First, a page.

Never heard of this one, but apparently there was an idea in the late '50s to put together a conference that spanned the US. Houston wasn’t mentioned initially, but was “positioning” itself for inclusion in it:
Although Cavanaugh’s plan never really got off the ground, it laid the groundwork for Thomas Hamilton’s later plan for a National Conference. Hamilton, the AD at Pittsburgh, left in 1957 to head up efforts to form the conference, consisting of 12 members in two divisions, the winners of each division meeting for a de facto national championship game on New Year’s Day in the Rose Bowl. The Eastern Division of Cavanaugh’s National Conference would have included Army, Navy, Pittsburgh, Penn State, Syracuse and Notre Dame, while the Western Division would have included the five members of the AAWU (the conference providing the Western representative in the Rose Bowl) – USC, UCLA, Stanford, California and Washington, plus Air Force.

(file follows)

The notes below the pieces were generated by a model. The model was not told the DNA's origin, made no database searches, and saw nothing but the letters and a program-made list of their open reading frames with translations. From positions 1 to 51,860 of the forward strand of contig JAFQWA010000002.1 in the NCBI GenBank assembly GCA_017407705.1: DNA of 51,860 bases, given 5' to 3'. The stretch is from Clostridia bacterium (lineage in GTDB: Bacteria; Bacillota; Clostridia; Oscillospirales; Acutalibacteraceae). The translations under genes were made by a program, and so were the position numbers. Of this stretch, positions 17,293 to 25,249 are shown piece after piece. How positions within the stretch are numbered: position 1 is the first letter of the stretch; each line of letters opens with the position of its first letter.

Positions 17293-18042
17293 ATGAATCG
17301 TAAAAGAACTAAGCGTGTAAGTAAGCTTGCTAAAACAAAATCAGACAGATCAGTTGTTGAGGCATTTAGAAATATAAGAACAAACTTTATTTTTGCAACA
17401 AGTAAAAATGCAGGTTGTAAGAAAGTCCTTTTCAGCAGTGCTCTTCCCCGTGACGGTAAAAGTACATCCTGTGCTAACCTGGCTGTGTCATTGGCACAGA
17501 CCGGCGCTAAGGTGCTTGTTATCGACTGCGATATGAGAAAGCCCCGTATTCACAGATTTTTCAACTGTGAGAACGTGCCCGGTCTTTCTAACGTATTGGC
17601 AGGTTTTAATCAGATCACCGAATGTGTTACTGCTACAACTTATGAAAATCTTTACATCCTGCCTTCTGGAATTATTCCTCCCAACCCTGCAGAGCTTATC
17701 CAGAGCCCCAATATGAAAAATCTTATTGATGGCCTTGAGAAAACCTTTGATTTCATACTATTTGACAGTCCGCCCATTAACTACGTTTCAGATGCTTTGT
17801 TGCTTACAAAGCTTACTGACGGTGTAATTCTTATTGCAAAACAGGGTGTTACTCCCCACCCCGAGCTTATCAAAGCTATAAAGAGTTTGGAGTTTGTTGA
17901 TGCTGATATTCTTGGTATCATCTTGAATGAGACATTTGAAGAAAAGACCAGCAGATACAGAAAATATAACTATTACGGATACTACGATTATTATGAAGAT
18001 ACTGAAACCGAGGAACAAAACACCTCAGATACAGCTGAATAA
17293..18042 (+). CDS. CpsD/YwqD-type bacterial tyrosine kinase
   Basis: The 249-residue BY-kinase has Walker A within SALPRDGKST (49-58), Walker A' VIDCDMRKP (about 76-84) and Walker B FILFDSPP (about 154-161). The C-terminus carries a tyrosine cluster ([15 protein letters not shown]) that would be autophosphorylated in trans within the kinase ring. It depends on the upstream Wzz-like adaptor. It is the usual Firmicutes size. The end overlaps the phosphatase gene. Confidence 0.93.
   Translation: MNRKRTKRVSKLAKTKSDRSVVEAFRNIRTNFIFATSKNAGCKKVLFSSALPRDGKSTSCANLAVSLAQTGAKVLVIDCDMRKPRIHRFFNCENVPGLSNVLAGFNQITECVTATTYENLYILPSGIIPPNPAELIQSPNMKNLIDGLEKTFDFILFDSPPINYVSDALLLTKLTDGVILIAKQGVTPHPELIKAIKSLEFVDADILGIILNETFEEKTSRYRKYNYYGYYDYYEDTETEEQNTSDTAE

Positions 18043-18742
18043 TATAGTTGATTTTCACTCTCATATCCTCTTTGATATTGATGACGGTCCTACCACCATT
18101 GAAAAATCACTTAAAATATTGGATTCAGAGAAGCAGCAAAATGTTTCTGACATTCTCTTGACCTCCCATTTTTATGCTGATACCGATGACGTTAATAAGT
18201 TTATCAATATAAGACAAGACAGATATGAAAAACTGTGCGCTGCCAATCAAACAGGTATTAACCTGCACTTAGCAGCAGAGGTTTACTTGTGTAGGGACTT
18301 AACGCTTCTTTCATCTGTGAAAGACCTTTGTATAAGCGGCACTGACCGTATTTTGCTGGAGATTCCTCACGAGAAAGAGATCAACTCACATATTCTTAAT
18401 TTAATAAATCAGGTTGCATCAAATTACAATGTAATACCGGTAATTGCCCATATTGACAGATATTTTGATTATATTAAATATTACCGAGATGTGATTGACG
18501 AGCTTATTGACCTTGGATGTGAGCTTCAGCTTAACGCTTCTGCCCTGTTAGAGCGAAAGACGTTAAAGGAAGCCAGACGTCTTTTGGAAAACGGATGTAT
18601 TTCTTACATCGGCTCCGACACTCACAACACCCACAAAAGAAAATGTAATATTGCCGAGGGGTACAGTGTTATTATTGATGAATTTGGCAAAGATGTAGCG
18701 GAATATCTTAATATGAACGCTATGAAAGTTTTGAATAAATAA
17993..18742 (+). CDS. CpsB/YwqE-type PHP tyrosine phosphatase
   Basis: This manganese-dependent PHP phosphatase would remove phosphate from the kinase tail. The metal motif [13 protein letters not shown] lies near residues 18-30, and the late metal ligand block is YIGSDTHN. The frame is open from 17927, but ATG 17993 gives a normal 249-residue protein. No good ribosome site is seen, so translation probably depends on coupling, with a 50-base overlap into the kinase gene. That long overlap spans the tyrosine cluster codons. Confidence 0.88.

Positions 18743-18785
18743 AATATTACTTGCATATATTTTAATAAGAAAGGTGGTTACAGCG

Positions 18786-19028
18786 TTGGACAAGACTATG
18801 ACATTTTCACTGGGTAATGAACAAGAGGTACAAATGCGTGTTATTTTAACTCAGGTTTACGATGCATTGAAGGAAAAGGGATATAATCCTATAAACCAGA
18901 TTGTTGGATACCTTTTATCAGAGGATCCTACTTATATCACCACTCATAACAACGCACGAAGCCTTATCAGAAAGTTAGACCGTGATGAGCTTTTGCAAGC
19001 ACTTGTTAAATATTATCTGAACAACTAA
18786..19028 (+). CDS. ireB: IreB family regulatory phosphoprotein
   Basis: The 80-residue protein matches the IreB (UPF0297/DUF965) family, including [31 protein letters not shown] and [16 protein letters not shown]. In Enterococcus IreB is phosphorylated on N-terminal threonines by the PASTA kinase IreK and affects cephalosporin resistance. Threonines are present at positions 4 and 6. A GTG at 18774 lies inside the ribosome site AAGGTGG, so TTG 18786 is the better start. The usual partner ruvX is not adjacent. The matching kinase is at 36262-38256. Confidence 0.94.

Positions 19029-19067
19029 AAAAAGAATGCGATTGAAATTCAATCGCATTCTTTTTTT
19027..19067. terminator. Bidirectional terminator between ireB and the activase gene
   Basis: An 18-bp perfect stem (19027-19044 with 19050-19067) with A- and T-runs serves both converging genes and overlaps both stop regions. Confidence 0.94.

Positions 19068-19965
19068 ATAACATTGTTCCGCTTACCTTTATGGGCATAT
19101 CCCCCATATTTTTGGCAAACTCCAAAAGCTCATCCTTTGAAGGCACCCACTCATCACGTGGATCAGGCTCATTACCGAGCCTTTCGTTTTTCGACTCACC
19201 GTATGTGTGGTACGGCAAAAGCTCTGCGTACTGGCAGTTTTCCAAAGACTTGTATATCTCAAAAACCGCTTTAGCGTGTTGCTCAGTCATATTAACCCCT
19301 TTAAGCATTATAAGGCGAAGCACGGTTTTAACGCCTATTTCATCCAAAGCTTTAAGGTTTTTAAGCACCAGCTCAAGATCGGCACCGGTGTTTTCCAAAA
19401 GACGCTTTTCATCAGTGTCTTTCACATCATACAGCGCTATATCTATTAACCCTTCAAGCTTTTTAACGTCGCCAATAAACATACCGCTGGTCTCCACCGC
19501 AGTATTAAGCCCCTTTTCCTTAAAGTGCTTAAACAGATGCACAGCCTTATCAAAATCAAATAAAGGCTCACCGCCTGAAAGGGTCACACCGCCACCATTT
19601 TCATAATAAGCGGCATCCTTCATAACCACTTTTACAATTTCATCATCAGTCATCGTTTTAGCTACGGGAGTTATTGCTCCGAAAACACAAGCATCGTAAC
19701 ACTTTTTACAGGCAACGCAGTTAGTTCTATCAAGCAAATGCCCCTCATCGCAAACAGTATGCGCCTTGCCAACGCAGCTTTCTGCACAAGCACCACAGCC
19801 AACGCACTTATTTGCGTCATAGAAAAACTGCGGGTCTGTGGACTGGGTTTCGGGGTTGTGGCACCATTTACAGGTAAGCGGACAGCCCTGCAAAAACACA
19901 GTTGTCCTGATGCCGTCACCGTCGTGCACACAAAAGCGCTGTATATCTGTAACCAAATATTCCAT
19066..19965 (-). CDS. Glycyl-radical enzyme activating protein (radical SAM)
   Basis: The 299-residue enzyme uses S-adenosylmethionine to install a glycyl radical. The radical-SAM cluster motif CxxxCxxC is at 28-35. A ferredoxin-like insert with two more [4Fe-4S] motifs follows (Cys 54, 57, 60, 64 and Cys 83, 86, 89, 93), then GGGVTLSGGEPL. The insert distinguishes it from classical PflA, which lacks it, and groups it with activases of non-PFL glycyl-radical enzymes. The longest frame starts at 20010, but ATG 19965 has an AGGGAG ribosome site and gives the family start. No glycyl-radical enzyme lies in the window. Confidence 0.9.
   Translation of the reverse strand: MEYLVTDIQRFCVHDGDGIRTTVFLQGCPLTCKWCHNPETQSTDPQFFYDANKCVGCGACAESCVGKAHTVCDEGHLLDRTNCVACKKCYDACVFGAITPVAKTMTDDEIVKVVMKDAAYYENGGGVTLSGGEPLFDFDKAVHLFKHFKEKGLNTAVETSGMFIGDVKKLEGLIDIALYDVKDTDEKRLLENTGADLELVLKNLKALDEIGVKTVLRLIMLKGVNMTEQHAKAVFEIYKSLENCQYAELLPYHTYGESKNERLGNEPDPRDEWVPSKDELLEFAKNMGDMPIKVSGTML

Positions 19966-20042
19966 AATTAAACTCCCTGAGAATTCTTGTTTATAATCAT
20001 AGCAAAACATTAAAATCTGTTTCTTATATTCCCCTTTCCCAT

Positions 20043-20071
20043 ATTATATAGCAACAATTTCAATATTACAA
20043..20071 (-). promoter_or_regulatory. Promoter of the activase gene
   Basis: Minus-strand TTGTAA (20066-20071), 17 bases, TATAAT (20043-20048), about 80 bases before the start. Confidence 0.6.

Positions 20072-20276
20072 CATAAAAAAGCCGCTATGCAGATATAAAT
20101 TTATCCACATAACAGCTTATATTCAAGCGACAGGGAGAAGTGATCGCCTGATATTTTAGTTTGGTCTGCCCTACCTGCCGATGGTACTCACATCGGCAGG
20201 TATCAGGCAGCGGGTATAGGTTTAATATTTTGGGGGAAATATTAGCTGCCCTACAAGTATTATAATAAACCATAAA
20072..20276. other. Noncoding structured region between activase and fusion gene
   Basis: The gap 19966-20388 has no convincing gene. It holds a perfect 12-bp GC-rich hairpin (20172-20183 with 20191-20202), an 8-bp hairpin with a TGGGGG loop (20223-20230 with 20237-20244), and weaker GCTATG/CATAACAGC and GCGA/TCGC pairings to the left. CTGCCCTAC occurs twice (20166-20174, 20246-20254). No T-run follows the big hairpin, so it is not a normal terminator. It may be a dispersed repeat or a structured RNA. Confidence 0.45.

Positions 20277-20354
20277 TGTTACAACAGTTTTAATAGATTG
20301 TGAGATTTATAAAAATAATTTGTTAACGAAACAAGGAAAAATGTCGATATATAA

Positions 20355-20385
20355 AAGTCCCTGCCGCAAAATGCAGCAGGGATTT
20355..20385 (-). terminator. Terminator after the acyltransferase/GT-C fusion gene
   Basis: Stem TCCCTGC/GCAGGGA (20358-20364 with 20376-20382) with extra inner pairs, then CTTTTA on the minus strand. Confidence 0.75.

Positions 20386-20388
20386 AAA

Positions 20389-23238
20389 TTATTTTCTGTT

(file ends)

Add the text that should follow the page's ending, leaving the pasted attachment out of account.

Hamilton’s plan was an intriguing one, because it didn’t poach on any existing conferences – the AAWU would have been the fulcrum of the conference, and the rest of the members were all independents at the time. And the idea gained great support – one newspaper columnist said “it will mean the beginning of a new era in college football. Harry Stuhldreher, member of Notre Dame’s legendary Four Horsemen, called it “a must.” Another supporter called it the “most outstanding sports idea” of his lifetime. As word leaked out, other schools – Houston, Miami, Penn, Duke and Georgia Tech – tried to position themselves for inclusion.